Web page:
Modern technology has showered us with innumerable blessings. Where would we be without such labor-saving devices as TV remotes, garage door openers and those spiffy, digitally-controlled exercise machines?     
     But a blessing can also be a curse. As with so many other things, we must bear in mind that while a little may be good, a lot is not always better.     
     Take what happened to me one autumn some years back. I had finished corn harvest and decided to treat myself to a cup of joe at the Koffee Korner, my hometown java joint. I thought it would be nice to have a donut, catch up with the latest news and compare notes about yields.     
     As I pulled up, I noticed that the weathered Koffee Korner sign had been replaced with a gaudy LED gizmo that blared “Gigabytes.” Strange.
     I stepped inside and was taken aback. The grungy little joint had been totally transformed. The battered old booths had been replaced by gleaming high tables. Men in seed corn caps sat on tall chrome stools, staring at their laptops and smartphones. Everybody was so engrossed that nobody noticed when I walked in.
     It suddenly hit me: my favorite coffee shop had been transmogrified into a small-town version of an internet café. I was about to leave when I saw that a particularly intent crowd had formed around one laptop. My neighbor, Ed, was part of the scrum, so I moseyed over to investigate.     
     “Hey, Ed,” I said. “What’s going on?”     
     “It’s Floyd,” Ed said without taking his eyes off the screen. “He’s combining his last field of corn.”     
     “What’s that got to do with that laptop?”     
     “Didn’t you see his Facebook announcement?” said Ed in a tone that reminded me of our kids when we interrupted their Nintendo time. “Floyd is sending all the data from his combine’s yield monitor and GPS transponder through his smartphone. That plus the live feed from his Combine Cam are being continuously uploaded onto Floyd’s YouTube channel. We’re watching his harvest in real time.”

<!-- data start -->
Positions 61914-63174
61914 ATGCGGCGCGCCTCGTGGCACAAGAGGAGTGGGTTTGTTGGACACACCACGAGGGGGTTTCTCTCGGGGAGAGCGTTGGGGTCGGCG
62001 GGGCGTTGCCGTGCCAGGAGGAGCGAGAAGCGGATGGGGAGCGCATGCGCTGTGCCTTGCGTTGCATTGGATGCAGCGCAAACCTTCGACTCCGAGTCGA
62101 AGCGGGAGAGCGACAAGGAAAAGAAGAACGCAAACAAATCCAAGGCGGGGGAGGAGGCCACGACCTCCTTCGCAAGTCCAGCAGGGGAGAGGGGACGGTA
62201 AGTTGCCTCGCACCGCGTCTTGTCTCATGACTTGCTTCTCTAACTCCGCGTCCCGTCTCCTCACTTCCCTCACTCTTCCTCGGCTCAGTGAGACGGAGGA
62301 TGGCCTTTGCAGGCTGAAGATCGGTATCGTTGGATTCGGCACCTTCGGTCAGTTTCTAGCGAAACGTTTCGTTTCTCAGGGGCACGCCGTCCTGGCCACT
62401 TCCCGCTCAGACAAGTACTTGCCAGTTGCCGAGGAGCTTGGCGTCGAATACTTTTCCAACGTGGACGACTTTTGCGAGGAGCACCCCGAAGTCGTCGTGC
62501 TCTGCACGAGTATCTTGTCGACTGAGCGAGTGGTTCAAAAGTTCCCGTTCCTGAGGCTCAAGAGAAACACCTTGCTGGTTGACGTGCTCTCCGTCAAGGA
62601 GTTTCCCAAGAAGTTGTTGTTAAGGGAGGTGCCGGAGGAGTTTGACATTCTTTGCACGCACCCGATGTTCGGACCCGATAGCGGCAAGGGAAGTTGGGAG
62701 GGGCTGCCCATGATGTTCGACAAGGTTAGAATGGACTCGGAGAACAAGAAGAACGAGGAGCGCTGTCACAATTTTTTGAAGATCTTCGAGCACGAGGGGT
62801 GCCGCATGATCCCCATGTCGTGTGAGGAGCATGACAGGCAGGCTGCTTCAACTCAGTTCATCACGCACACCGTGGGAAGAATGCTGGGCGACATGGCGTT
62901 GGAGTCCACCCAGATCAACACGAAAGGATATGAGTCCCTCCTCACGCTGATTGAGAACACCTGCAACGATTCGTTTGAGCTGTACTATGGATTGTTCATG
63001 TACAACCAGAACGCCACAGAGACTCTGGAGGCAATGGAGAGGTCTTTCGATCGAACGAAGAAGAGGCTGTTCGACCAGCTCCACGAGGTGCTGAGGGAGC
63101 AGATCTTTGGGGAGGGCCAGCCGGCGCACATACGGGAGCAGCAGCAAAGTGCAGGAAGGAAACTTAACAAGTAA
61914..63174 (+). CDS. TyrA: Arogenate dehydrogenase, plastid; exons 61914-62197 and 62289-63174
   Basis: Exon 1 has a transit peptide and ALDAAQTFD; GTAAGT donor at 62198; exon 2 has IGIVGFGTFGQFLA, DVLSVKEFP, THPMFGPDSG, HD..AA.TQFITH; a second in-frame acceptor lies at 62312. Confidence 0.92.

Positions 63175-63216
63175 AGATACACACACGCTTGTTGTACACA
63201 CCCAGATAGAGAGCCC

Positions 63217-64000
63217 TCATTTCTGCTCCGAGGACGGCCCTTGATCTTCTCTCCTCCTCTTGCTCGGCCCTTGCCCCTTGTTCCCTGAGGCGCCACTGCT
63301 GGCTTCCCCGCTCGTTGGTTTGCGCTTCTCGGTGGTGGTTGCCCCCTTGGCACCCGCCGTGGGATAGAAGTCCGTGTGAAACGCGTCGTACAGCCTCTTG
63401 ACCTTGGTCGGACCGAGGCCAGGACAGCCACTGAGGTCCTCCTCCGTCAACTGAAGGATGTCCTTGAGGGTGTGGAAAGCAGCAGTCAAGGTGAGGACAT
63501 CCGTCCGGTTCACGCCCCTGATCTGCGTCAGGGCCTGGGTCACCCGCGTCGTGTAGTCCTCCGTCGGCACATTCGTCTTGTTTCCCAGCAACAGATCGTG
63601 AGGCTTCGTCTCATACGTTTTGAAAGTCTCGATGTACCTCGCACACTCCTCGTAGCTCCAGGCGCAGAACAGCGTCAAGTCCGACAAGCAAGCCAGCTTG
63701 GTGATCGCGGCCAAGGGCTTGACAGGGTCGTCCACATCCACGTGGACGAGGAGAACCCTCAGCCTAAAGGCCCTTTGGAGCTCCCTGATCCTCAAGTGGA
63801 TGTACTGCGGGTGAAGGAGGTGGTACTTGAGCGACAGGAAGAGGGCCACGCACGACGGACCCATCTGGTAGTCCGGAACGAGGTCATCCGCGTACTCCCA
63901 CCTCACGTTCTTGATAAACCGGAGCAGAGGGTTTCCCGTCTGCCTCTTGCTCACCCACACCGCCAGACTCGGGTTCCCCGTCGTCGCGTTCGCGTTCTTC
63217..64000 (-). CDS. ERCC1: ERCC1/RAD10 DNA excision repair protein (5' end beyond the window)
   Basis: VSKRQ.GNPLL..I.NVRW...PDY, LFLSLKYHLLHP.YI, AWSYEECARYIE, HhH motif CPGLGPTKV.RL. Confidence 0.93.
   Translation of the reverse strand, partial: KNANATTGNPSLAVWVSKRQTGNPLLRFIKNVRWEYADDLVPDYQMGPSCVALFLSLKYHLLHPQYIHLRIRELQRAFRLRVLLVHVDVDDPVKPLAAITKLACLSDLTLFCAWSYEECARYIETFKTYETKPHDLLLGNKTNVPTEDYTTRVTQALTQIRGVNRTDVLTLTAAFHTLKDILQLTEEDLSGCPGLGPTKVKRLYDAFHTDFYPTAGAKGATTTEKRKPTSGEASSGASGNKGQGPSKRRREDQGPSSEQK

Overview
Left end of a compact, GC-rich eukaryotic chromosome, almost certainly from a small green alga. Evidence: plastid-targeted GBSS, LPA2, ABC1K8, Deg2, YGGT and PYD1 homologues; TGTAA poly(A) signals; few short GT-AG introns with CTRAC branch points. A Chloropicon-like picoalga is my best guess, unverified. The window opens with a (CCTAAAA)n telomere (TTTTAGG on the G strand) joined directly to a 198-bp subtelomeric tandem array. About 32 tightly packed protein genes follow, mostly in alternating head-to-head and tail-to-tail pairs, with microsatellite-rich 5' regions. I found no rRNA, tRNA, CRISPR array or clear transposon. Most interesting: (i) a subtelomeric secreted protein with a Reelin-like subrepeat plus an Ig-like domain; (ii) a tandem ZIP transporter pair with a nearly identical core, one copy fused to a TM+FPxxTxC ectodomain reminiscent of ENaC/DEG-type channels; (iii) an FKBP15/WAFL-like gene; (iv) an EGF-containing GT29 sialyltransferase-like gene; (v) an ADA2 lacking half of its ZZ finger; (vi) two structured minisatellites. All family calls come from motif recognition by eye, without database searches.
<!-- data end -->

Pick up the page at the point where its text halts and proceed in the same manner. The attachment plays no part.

The bottom of the screen was chockablock with indecipherable graphs and charts.     “None of that looks like a corn harvest to me,” I said.     
     “See that graph?” Ed said. “It’s constantly tracking the thickness of the corn husks. The pie chart next to it is showing the average size of the dents in the kernels. The bar chart below that is Floyd’s gross dollars per minute using up-to-the-second prices from the CBOT. Floyd’s harvest can be broken down into cents per second, bushels per square inch, you name it. Isn’t it great?”     
     My brain nearly short-circuited from the digital overload.
     “You have to be kidding,” I said. “You mean a guy can’t come in here anymore and brag about how this hybrid was a bin-buster or complain how the crop on his south 40 burned up? You’re taking away a lot of the fun if a farmer can’t fudge a little.”     
     Ed simply continued to stare absentmindedly at the screen.     
     “Whatever happened to the good old days?” I said. “What happened to the romance of a farmer getting actual dirt under his fingernails? Has farming been reduced to a virtual reality?”     
     “Now that you mention it,” Ed said. “Floyd said he’s going to install a cybernetic controller in his combine so he can operate it remotely. Next fall, he said, he’ll be able to sit on his couch while he harvests his crops. And when he’s done, he’s going to use custom-built gaming software that will enable him to rerun the growing season with different variables. He’ll be able to see how things might have turned out if he’d gotten an extra inch of rain or if he hadn’t wasted all that time watching funny cat videos on his corn planter’s monitor.”     
     That did it. The last thing I needed was a machine that has the ability to second-guess my second guessing. As I turned to leave, I took one last look around.     
     The joint was as quiet as a cave. Silent men sat and stared, their faces illuminated by a flickering glow. I feared the much-ballyhooed global village might consist of people who are isolated amidst a sea of connectivity, a culture that has become lost in a maze of hyperlinks.     
     Farmers will no longer brag about acres or bushels or horsepower. Instead, they will boast of things like 5G or gigahertz or who has the biggest smartphone screen.     
     I ruminated upon the perils of the so-called Information Age during my drive home. And, I told Siri to order me a new slide ruler.
    Jerry is a recovering dairy farmer from Volga, S.D. He and his wife, Julie, have two grown sons and live on the farm where Jerry’s great-grandfather homesteaded over 110 years ago. Jerry currently works full time for the Dairy Star as a staff writer/ad salesman. Feel free to E-mail him at: